This guide includes the following pages: Techniques (this page), Considerations for Note-Taking Software, Citation Software, How-to Videos, and Contact & Yale Support.
On this first page, you will find information about how to take notes, read effectively, and manage your time, including:
This guide also has a corresponding zine to help you find your specific note-taking needs. Download the zine here:
Define your purpose
Notes are meant to be used. Are you taking notes for comprehension, an exam, to generate ideas...?
The practice of (physical) note taking promotes metacognition, while spending 5 minutes with your notes on the same day provides immediate review to enhance learning.
General reading and note-taking strategy: Don't read every word without a purpose. Instead, make informed decisions about what to read:
1) skim the abstract, and if it still looks good...
2) skim the introduction and conclusion ONLY, and if it still looks good...
3) take a high level view of the article - find relevant sections (method, analysis, etc.) and skim those, and if it still looks good...
4) THEN read the whole article
Mark up the text
Highlighting every word isn't effective and does not promote use or information recall. Instead, make yourself a key to identify key texts to come back to later or to connect to your written notes.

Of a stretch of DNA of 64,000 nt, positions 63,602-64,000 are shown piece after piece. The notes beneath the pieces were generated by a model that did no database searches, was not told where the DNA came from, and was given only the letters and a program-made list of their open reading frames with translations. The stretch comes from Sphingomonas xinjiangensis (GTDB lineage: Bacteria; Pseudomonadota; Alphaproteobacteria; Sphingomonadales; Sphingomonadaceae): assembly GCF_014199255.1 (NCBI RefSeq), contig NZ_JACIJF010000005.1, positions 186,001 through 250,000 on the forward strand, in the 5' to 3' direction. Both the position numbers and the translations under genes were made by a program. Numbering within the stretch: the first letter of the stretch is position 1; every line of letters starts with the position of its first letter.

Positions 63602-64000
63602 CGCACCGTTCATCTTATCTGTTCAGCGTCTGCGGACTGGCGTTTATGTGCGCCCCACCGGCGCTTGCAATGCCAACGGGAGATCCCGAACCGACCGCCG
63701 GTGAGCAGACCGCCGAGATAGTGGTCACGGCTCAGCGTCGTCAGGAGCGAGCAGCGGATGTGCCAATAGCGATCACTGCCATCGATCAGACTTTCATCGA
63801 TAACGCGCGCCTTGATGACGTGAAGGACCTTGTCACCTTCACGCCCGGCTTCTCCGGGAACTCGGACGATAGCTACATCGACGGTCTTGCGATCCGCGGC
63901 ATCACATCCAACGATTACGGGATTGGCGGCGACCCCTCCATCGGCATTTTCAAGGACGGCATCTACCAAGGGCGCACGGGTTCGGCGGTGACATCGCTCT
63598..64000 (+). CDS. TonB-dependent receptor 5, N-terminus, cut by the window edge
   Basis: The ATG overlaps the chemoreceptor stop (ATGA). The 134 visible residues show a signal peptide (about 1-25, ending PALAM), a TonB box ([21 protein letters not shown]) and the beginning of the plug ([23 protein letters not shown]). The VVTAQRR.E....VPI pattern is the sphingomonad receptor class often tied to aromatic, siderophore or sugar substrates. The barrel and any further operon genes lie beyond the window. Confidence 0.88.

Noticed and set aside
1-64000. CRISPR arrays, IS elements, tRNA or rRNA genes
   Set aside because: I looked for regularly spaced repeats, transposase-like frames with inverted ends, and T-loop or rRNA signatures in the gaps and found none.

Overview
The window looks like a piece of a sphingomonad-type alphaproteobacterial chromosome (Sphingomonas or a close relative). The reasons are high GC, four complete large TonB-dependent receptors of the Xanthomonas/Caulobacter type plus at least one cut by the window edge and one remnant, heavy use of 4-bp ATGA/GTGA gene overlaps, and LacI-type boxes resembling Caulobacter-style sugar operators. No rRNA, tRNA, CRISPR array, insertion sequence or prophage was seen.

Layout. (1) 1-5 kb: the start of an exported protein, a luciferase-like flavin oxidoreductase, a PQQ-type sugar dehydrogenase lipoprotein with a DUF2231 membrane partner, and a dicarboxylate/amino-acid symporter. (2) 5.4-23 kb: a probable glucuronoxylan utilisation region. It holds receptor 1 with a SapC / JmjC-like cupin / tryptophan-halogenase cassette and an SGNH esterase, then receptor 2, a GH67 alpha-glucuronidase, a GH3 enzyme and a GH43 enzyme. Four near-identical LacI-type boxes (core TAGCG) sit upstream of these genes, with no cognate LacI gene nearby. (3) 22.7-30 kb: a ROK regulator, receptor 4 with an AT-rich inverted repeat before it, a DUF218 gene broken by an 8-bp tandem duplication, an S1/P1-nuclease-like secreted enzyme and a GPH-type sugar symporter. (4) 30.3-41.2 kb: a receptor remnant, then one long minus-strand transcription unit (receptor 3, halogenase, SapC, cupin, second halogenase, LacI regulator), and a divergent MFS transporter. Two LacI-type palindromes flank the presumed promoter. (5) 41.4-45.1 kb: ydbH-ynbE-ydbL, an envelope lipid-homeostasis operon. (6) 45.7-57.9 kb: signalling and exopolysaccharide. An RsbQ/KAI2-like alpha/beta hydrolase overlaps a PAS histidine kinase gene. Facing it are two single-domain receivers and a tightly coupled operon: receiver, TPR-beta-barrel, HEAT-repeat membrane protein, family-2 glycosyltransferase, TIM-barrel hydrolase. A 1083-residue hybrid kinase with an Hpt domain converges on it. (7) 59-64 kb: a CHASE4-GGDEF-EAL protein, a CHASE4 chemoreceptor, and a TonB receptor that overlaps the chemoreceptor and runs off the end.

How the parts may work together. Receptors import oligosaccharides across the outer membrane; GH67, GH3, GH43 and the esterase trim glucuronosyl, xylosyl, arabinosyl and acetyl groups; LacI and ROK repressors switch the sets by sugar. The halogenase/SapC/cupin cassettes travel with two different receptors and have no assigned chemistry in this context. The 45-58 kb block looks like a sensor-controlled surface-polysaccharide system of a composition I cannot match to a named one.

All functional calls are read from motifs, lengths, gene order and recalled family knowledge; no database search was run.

For instance, using the BEAM method, classify phrases / paragraphs according to B (background), E (evidence), A (argument), or M (method)
Some apps for marking up PDFs include:
More about the Cornell Note-taking system: Learn the format of the Cornell Notes system, including videos about the benefits of note-taking. Public access through Canvas.
Within the Pomodoro Technique, the idea is to break down a project into specific units of time, spaced by short breaks.
Decide the task
Set your timer
Work on the task
Put a checkmark on a piece of paper
Take a small break and set the timer again
After you do four cycles, you can take a longer break.
With a notes system in place that works for you, whether on its on paper or online, you will eventually start creating digital files. Create a meaningful digital file system that can hold up to years of research.
For instance, organize your files into User: Documents > Semester_YEAR > Course Name or Project.
Consider organizing article PDFs with Zotero (see tab Citation (and Note Taking) Software using collections, folders, and file attachments.
Things that likely won't work over time:
Create a Custom Knowledge Base (advanced)
If you're interested in a fluid file structure, you might be interested in the Zettelkasten Method and/or the application Obsidian. Note that these both have a steep learning curve. If you have defined your purpose as needing a complex, custom knowledge base over time - they might be worth exploring.
See the How-To Videos tab for more information and sample applications.